They Came Before Columbus  The African Presence in Ancient America

They Came Before Columbus The African Presence in Ancient America


  • Release: 2020-02-20
  • Publisher: African classicals
  • Price: FREE
  • File: PDF, page
  • ISBN:
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They Came Before Columbus reveals a compelling, dramatic, and superbly detailed documentation of the presence and legacy of Africans in ancient America. Examining navigation and shipbuilding; cultural analogies between Native Americans and Africans; the transportation of plants, animals, and textiles between the continents; and the diaries, journals, and oral accounts of the explorers themselves, Ivan Van Sertima builds a pyramid of evidence to support his claim of an African presence in the New World centuries before Columbus. Combining impressive scholarship with a novelist’s gift for storytelling, Van Sertima re-creates some of the most powerful scenes of human history: the launching of the great ships of Mali in 1310 (two hundred master boats and two hundred supply boats), the sea expedition of the Mandingo king in 1311, and many others. In They Came Before Columbus, we see clearly the unmistakable face and handprint of black Africans in pre-Columbian America, and their overwhelming impact on the civilizations they encountered.

Before Columbus

Before Columbus


  • Release: 2009-09-08
  • Publisher: Simon and Schuster
  • Price: FREE
  • File: PDF, 117 page
  • ISBN: 9781416949008
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Based on the startling revelations that the author presented in his adult-level 1491: New Revelations of the Americas Before Columbus, this book for young readers is a fascinating full-color journey into the world of the many advanced cultures that populated the Americas before the arrival of European explorers.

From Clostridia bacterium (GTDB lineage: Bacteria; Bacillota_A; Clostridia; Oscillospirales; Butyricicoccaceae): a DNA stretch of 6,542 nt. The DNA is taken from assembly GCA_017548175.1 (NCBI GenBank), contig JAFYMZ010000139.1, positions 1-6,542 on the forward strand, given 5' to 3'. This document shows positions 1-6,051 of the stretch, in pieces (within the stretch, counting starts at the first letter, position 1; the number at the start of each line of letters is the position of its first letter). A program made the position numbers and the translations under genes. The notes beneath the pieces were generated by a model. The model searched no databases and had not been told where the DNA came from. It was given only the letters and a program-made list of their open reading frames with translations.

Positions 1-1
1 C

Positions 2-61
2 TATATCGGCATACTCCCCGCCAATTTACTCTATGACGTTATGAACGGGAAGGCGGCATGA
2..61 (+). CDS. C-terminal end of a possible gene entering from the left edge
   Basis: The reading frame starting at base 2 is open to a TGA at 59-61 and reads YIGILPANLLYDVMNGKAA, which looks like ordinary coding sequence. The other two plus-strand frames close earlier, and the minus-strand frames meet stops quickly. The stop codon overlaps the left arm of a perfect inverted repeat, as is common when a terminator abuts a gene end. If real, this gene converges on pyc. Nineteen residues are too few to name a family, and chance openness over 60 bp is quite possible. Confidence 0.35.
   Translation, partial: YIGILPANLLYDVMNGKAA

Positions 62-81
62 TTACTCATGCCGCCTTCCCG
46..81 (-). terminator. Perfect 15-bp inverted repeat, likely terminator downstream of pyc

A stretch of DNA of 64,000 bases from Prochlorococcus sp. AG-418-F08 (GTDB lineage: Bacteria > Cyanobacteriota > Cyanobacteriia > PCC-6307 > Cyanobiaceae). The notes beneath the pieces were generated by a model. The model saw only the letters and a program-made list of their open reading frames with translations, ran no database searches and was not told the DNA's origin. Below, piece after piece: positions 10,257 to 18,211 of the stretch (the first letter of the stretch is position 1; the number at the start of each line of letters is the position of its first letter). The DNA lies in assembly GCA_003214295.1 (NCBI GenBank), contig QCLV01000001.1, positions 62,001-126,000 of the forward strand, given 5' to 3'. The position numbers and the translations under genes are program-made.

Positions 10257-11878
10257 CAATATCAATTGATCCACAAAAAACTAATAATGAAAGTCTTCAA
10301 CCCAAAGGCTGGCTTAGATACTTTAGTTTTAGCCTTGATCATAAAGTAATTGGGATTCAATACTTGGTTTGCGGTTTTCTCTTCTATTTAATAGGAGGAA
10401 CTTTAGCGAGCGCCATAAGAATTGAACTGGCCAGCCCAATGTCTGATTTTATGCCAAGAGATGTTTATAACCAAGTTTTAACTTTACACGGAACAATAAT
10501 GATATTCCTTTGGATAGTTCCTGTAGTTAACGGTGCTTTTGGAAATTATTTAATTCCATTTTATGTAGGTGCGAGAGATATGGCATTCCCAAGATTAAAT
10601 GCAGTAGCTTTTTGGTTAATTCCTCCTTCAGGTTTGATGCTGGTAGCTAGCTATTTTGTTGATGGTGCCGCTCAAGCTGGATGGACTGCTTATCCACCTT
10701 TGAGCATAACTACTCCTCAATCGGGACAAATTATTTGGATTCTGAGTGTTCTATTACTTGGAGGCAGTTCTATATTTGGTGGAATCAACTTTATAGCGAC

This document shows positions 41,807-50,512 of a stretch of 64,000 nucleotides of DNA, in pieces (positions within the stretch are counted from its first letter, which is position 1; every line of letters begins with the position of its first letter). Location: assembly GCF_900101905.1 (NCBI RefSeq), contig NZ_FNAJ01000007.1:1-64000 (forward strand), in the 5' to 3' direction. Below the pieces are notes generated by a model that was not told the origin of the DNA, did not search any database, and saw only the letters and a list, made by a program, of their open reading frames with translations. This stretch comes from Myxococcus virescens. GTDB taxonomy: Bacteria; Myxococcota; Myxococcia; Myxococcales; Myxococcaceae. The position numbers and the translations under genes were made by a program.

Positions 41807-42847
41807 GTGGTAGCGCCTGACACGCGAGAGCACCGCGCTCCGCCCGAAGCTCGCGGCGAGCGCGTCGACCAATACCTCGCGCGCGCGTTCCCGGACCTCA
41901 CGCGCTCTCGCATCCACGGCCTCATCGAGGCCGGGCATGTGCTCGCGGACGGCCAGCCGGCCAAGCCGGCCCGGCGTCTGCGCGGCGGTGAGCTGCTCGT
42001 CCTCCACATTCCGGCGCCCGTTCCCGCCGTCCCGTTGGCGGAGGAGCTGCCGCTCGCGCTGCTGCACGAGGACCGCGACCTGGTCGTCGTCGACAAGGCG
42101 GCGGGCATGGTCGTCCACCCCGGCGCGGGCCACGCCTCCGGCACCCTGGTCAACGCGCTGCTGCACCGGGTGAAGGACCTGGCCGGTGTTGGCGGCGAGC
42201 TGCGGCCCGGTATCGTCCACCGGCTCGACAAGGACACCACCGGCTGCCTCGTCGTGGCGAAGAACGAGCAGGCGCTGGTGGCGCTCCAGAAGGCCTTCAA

War Before Civilization

War Before Civilization


  • Release: 1997-12-18
  • Publisher: Oxford University Press
  • Price: FREE
  • File: PDF, 272 page
  • ISBN: 9780199880706
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The myth of the peace-loving "noble savage" is persistent and pernicious. Indeed, for the last fifty years, most popular and scholarly works have agreed that prehistoric warfare was rare, harmless, unimportant, and, like smallpox, a disease of civilized societies alone. Prehistoric warfare, according to this view, was little more than a ritualized game, where casualties were limited and the effects of aggression relatively mild. Lawrence Keeley's groundbreaking War Before Civilization offers a devastating rebuttal to such comfortable myths and debunks the notion that warfare was introduced to primitive societies through contact with civilization (an idea he denounces as "the pacification of the past"). Building on much fascinating archeological and historical research and offering an astute comparison of warfare in civilized and prehistoric societies, from modern European states to the Plains Indians of North America, War Before Civilization convincingly demonstrates that prehistoric warfare was in fact more deadly, more frequent, and more ruthless than modern war. To support this point, Keeley provides a wide-ranging look at warfare and brutality in the prehistoric world. He reveals, for instance, that prehistorical tactics favoring raids and ambushes, as opposed to formal battles, often yielded a high death-rate; that adult males falling into the hands of their enemies were almost universally killed; and that surprise raids seldom spared even women and children. Keeley cites evidence of ancient massacres in many areas of the world, including the discovery in South Dakota of a prehistoric mass grave containing the remains of over 500 scalped and mutilated men, women, and children (a slaughter that took place a century and a half before the arrival of Columbus). In addition, Keeley surveys the prevalence of looting, destruction, and trophy-taking in all kinds of warfare and again finds little moral distinction between ancient warriors and civilized armies. Finally,